BIND 9.15 is an unstable development release of BIND. This document summarizes new features and functional changes that have been introduced on this branch. With each development release leading up to the stable BIND 9.16 release, this document will be updated with additional features added and bugs fixed.
Note on Version Numbering¶
Until BIND 9.12, new feature development releases were tagged as “alpha” and “beta”, leading up to the first stable release for a given development branch, which always ended in “.0”. More recently, BIND adopted the “odd-unstable/even-stable” release numbering convention. There will be no “alpha” or “beta” releases in the 9.15 branch, only increasing version numbers. So, for example, what would previously have been called 9.15.0a1, 9.15.0a2, 9.15.0b1, and so on, will instead be called 9.15.0, 9.15.1, 9.15.2, etc.
The first stable release from this development branch will be renamed as 9.16.0. Thereafter, maintenance releases will continue on the 9.16 branch, while unstable feature development proceeds in 9.17.
To build on UNIX-like systems, BIND requires support for POSIX.1c threads (IEEE Std 1003.1c-1995), the Advanced Sockets API for IPv6 (RFC 3542), and standard atomic operations provided by the C compiler.
The OpenSSL cryptography library must be available for the target platform. A PKCS#11 provider can be used instead for Public Key cryptography (i.e., DNSSEC signing and validation), but OpenSSL is still required for general cryptography operations such as hashing and random number generation.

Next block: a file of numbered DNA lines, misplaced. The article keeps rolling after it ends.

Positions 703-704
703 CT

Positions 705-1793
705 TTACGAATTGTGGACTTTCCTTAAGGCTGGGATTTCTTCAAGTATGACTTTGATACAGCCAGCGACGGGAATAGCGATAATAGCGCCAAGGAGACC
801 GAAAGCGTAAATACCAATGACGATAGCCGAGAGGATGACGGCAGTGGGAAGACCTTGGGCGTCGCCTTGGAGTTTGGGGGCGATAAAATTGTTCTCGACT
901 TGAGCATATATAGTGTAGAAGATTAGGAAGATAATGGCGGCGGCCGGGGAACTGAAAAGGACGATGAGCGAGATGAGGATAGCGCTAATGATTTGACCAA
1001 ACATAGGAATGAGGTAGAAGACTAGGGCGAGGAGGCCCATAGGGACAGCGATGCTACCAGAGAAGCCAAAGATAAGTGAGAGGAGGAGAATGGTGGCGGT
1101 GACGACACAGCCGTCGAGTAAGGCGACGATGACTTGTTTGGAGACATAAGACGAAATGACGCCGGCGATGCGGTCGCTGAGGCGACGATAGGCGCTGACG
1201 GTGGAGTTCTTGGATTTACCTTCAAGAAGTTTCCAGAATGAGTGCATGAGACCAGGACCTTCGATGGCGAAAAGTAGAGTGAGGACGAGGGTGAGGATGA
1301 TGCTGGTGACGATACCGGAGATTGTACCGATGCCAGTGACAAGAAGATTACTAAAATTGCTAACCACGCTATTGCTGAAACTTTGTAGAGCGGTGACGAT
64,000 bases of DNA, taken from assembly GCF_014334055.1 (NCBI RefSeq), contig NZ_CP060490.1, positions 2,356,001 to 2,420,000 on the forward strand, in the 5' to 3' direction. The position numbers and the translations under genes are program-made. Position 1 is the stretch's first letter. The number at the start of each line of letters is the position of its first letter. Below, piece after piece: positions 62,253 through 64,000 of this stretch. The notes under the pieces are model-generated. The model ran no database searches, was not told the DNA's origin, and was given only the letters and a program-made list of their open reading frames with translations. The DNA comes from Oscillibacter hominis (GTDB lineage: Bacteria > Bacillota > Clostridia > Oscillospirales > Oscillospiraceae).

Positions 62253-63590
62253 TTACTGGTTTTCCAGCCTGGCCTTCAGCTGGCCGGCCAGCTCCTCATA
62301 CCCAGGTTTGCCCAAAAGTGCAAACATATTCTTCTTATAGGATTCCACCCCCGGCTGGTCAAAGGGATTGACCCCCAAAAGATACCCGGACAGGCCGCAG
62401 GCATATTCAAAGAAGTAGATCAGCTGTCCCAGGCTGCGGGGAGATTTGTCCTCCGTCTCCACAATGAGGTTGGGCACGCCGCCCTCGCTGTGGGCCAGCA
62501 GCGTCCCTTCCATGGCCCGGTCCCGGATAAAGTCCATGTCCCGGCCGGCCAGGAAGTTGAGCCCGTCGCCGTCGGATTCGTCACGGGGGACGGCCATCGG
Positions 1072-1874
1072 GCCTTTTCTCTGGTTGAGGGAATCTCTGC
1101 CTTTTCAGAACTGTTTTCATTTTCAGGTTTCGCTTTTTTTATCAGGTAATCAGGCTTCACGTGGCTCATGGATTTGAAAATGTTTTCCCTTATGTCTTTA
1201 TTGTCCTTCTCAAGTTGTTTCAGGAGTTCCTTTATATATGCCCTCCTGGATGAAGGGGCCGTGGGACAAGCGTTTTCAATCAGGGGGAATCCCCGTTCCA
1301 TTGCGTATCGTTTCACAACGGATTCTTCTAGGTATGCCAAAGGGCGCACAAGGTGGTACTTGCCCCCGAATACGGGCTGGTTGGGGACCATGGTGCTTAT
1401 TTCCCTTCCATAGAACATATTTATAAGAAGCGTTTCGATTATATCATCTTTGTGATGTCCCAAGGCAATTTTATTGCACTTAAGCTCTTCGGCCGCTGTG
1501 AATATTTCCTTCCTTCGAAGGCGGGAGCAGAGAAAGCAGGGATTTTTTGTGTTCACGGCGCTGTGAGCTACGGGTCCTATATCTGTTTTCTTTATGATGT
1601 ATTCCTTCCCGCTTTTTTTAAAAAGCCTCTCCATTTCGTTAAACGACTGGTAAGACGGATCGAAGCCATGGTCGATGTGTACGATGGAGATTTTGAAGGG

More information can be found in the
PLATFORMS.md file that is
included in the source distribution of BIND 9. If your compiler and
system libraries provide the above features, BIND 9 should compile and
run. If that isn’t the case, the BIND development team will generally
accept patches that add support for systems that are still supported by
their respective vendors.
The latest versions of BIND 9 software can always be found at http://www.isc.org/downloads/. There you will find additional information about each release, source code, and pre-compiled versions for Microsoft Windows operating systems.
- The new
add-soaoption specifies whether or not the
response-policyzone’s SOA record should be included in the additional section of RPZ responses. [GL #865]
dnssec-enableoption has been deprecated and no longer has any effect. DNSSEC responses are always enabled if signatures and other DNSSEC data are present. [GL #866]
allow-update-forwardingoptions were inadvertently treated as configuration errors when used at the
viewlevel. This has now been corrected. [GL #913]
BIND is open source software licenced under the terms of the Mozilla
Public License, version 2.0 (see the
LICENSE file for the full
The license requires that if you make changes to BIND and distribute them outside your organization, those changes must be published under the same license. It does not require that you publish or disclose anything other than the changes you have made to our software. This requirement does not affect anyone who is using BIND, with or without modifications, without redistributing it, nor anyone redistributing BIND without changes.
Those wishing to discuss license compliance may contact ISC at https://www.isc.org/mission/contact/.
End of Life¶
BIND 9.15 is an unstable development branch. When its development is complete, it will be renamed to BIND 9.16, which will be a stable branch.
The end of life date for BIND 9.16 has not yet been determined. For those needing long term support, the current Extended Support Version (ESV) is BIND 9.11, which will be supported until at least December 2021. See https://www.isc.org/downloads/software-support-policy/ for details of ISC’s software support policy.